mental health

Giving my 26 weary bones a time-out in a New York minute

Daily Prompt: Giving My 26 Bones a Time out in a New York Minute

I am the quintessential New Yorker:  I have never had a driver’s license, I speed walk everywhere and I tend to eat lunch either on my feet, at my desk or with a cocktail.  Preferably a mojito.    By 8am I will have had at least two cups of coffee.  While I write long-form documents and reports, I prefer that my meeting colleagues get to the point in a minute or less.  Since we have some Texans on our team, we also like to say A New Yorker does in an instant what a Texan would take a minute to do.  As a New Yorker I am just always on the run.  My neighbor races me home. I race him back. Strangers jostle on the street to get ahead of each other.  New Yorkers furiously jaywalk to get ahead of others oftentimes nearly getting hit by a car.  I am not an exception to that New York rule.  I walk a total of 50 minutes to and from work every day.  After all that racing, I get home and I run on the treadmill for another 30 minutes.

By the end of the day, the 26 bones in my right foot and ankle (that’s my dominant in-step) are tremendously tired. Can I even state they are bone-tired?  Additionally, the 26 bones in my left foot and ankle are somewhat tired.  My brain is a bit exhausted as well. Overall, being a New Yorker takes a lot of stamina and perhaps some ankle braces.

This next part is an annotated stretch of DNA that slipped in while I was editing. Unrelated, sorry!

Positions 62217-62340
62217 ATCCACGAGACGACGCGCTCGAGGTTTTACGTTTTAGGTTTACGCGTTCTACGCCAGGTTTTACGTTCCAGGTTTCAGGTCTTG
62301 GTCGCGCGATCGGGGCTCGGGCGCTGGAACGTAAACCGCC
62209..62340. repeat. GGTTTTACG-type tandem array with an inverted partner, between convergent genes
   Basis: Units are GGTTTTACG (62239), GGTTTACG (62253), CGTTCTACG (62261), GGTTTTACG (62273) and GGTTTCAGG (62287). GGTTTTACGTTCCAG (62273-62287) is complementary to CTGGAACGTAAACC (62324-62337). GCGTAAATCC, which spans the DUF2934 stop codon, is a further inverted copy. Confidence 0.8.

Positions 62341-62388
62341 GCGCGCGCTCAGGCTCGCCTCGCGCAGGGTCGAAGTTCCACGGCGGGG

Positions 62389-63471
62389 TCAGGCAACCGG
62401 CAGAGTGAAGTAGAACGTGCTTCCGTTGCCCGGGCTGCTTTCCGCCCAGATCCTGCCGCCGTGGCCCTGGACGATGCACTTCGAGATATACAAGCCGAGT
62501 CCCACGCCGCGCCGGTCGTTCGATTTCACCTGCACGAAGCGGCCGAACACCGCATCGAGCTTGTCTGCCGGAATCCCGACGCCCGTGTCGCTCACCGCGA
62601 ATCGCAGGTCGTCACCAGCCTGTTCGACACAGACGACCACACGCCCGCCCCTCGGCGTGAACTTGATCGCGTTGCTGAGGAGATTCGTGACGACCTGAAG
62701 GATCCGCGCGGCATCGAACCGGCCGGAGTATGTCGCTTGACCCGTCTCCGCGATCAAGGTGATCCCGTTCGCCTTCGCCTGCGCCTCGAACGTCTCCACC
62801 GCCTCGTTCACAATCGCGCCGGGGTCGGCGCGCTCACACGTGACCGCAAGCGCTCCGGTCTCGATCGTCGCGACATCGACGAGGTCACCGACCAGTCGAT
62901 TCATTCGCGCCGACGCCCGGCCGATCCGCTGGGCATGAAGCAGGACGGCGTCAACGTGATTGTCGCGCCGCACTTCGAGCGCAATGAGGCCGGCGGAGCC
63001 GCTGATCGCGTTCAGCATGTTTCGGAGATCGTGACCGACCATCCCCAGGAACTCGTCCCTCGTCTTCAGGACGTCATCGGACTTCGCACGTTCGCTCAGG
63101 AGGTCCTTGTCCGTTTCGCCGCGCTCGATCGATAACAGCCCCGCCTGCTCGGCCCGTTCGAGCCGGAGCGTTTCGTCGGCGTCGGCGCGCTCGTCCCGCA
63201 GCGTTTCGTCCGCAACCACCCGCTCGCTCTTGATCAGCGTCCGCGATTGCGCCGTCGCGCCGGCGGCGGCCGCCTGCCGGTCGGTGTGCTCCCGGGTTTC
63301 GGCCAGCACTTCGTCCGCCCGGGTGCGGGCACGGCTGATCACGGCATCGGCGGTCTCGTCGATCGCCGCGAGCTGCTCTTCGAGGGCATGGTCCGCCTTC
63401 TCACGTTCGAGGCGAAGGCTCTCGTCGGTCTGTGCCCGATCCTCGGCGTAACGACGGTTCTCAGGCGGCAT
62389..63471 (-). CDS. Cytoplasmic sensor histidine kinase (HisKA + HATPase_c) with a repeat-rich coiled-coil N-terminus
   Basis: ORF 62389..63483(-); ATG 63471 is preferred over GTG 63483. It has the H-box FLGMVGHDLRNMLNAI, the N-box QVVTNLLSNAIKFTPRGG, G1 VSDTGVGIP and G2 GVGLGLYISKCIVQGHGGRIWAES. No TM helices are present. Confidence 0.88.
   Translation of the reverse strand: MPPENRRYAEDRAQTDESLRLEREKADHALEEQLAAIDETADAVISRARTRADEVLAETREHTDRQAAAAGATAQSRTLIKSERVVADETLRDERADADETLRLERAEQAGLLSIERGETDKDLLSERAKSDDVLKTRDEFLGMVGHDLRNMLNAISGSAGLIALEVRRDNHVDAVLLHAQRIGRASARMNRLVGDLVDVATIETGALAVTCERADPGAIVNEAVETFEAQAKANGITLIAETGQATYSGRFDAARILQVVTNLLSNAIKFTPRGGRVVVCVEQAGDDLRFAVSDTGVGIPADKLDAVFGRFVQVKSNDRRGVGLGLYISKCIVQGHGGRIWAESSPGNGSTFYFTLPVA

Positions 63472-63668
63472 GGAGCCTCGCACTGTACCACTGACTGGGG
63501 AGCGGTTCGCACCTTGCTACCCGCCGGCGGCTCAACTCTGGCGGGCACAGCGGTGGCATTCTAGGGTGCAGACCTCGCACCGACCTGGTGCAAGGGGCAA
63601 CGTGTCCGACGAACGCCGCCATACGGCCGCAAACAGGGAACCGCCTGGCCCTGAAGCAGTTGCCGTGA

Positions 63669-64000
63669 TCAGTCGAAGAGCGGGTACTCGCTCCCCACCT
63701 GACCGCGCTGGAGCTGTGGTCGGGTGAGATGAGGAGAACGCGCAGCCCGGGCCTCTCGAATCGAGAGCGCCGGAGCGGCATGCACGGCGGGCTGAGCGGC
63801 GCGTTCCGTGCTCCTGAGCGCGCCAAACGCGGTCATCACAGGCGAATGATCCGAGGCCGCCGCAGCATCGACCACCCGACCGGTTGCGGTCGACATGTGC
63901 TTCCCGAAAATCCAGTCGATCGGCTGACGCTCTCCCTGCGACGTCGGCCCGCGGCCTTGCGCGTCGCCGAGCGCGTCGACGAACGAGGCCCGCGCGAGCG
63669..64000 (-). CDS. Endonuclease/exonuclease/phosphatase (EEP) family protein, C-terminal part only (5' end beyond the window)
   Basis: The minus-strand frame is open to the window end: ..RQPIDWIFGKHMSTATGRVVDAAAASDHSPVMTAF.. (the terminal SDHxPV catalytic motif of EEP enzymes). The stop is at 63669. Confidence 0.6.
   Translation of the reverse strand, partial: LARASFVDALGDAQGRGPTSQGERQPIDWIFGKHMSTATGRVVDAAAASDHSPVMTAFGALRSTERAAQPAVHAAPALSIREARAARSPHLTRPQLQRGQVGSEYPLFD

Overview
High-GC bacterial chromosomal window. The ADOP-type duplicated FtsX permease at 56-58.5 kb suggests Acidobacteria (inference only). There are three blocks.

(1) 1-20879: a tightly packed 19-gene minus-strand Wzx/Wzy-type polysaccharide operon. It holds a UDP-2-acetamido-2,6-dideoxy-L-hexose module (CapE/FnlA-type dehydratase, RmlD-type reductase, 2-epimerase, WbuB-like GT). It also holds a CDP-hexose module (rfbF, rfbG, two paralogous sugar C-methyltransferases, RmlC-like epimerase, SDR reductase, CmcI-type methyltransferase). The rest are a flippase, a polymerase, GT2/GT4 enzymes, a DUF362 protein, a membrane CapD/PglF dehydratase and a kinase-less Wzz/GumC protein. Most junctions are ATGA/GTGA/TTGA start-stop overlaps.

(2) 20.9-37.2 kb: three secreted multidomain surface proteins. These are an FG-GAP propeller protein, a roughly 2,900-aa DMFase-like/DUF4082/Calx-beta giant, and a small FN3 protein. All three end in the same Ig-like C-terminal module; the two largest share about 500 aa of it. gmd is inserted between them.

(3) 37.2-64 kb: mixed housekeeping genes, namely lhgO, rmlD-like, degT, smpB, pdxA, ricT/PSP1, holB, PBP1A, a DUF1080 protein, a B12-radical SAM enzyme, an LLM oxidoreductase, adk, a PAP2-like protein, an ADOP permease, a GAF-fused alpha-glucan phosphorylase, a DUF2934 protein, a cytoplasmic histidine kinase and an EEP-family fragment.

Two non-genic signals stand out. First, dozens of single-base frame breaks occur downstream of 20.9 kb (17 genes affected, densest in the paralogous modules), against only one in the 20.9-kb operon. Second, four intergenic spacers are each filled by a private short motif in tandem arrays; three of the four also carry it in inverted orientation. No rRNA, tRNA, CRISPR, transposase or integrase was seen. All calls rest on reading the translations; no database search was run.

New York children are not very far off from their adult parents in terms of getting caught in the hustle and bustle of waking life.  There are so many kids that run from one activity to the next, while eating a snack en route.   Luckily, my son is still not caught up in that life race; yet.  However, I do  occasionally need to give my child a time-out which as we all know is a parenting technique for disciplining our kids.  At my son’s school they have the “thinking chair”, which is apparently raspberry colored, as a way to enact a time-out.   His thinking chair got me thinking about how I am always caught up in the New York minute.   His thinking chair made me realize that, on occasion, I should give myself a time-out.   In trying to calm my life down just a tad bit, I have started enacting some very minor changes to my daily routine that provide my weary bones and brain with a daily “time-out”.